structural transient analysis OFF in the time integration that is performed in this
example:
TIMINT,ON,THERMTIMINT,OFF,STRUCT
Some of the settings for the current example are shown in the Solution Controls
dialog box in Figure 7:

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Heat Generation in Plastic Deformation using ANSYS Mechanicaln of the new ACT module | FEA | Tips and Tricks | Newsletters

08/12/14 9:33 pm

Figure 7: Example Settings for Large Displacement Transient Analysis


In addition to the above, loading was set to Ramped so that the applied non-zero
displacement loading in this model is ramped up through the substeps of the load
step. Because of the load ramping, the Table Array of Figure 5 was used to hold
constant the convection coefficient load over all substeps.

Outputs from the Example Model


The input material property QRATE for the Taylor-Quinney coefficient was 0.9 in
this example, so 90% of the plastic strain energy is converted into heat. The specific
heat C and the density DENS are set to values typical of a steel material. One of the
available outputs with ANSYS materials with kinematic and isotropic hardening is
the plastic work per unit volume, PLWK, as plotted for example with
PLESOL,NL,PLWK.
A simplified check on a resulting temperature in an adiabatic analysis is to calculate
local temperature change with the temperature change calculation:
Delta_T = QRATE*PLWK/C/DENS
Typical values for strains of a few percent in steel produce a temperature change of
only a few degrees, which is why this effect is often ignored in structural analysis.
More extreme temperature changes may occur during cyclic loading, high-speed
metal forming, extrusion, and events better suited to explicit dynamic analysis.
In the present example, the above calculation produced Delta_T of 3.803 degrees.
The model started with an initial temperature of 22 degrees, and the resulting peak
temperature after a 10% strain was 25.738 degreesa slightly smaller 3.738 degree
temperature change than hand calculated because of convective cooling in the model
and because of approximations introduced by element behavior, mesh density and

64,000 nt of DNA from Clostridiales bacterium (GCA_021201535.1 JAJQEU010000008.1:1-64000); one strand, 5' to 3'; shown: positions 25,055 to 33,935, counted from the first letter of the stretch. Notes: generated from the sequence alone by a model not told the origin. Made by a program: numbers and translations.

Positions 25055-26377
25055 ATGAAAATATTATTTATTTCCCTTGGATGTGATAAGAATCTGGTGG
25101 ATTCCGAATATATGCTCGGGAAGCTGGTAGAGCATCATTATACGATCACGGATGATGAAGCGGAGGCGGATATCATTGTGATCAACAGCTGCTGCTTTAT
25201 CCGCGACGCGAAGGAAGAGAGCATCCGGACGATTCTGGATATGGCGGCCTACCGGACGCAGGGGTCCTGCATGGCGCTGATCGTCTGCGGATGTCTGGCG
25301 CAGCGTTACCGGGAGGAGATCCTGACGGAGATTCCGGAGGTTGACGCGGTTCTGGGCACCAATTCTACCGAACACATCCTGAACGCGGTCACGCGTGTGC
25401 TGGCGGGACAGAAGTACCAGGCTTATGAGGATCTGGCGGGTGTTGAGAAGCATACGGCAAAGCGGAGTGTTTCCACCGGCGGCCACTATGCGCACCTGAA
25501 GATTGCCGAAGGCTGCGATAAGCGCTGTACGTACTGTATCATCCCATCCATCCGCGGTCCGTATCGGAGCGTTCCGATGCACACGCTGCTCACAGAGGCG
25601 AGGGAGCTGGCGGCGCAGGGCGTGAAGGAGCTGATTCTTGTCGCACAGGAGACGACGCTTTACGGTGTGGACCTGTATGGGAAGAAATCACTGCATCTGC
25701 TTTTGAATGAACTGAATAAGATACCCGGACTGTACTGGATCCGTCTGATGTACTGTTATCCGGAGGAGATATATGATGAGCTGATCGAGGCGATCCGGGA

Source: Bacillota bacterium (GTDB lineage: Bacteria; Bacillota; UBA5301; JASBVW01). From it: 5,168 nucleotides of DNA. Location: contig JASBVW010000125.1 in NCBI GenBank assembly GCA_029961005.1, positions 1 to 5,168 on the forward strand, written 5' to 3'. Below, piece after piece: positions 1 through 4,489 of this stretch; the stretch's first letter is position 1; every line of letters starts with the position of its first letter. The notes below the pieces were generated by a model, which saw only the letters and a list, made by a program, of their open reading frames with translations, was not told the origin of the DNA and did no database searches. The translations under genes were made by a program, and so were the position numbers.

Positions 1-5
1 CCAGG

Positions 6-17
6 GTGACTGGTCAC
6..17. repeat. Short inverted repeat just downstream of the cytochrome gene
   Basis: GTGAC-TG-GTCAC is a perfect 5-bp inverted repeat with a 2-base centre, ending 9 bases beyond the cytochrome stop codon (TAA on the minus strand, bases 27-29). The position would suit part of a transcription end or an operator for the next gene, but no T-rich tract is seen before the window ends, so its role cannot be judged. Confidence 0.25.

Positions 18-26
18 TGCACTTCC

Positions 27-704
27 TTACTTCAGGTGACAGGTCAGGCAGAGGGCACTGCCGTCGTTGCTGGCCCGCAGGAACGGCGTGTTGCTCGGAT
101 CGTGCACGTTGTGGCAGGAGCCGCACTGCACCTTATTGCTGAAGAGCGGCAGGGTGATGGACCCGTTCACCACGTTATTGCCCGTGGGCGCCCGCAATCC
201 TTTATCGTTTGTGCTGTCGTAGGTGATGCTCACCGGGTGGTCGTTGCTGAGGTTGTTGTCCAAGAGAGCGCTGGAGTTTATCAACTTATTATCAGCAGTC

transient integration.

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Heat Generation in Plastic Deformation using ANSYS Mechanicaln of the new ACT module | FEA | Tips and Tricks | Newsletters

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Figure 8: Resulting Temperature Profile


Because the SOLID226 element is a coupled element, deflections, stresses and strains
can also be immediately plotted and listed.
A Workbench Mechanical Approach with ACT
Since the early days of ANSYS WorkBench Mechanical, it has been possible to insert
APDL Command Objects (snippet commands) to modify a structural model.
Depending on the location of the snippet commands, one would access different
properties of the Finite Element Model and would be able to change it. It was a very
efficient way to combine the best of both Mechanical and Mechanical APDL worlds:
the power of APDL commands within the user-friendly efficient WorkBench platform.
The main drawbacks of this method were that user would have to be very careful with
the units, and consistent between the writing of the APDL commands and the
definition of the Mechanical model, especially with the Named Selections. To make
long story short, it was error prone and not efficient to be deployed across the

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Heat Generation in Plastic Deformation using ANSYS Mechanicaln of the new ACT module | FEA | Tips and Tricks | Newsletters

08/12/14 9:33 pm

company.
With R14.5, ANSYS has developed the Application Customization Toolkit that enables
you to fill the gap between the Mechanical APDL features and their exposure in
Mechanical: it is a great improvement that will enable the old snippet commands or
old legacy APDL macros to be embedded in custom Mechanical objects that inherits
the behavior of standard WorkBench objects. ACT provides you with APIs manipulate
a wide range of data (geometry, finite element, material) to change the APDL code
which is written when one clicks on the solve button.

Figure 9 : Dedicated Mechanical Toolbar created with ACT.


For instance, taking into account heat generation in plastic deformation would
require changing the default element type created by the standard interface and
adding the desired material property QRATE: it would convert the SOLID186/187
elements into coupled SOLID226/227 elements with the desired keyoptions: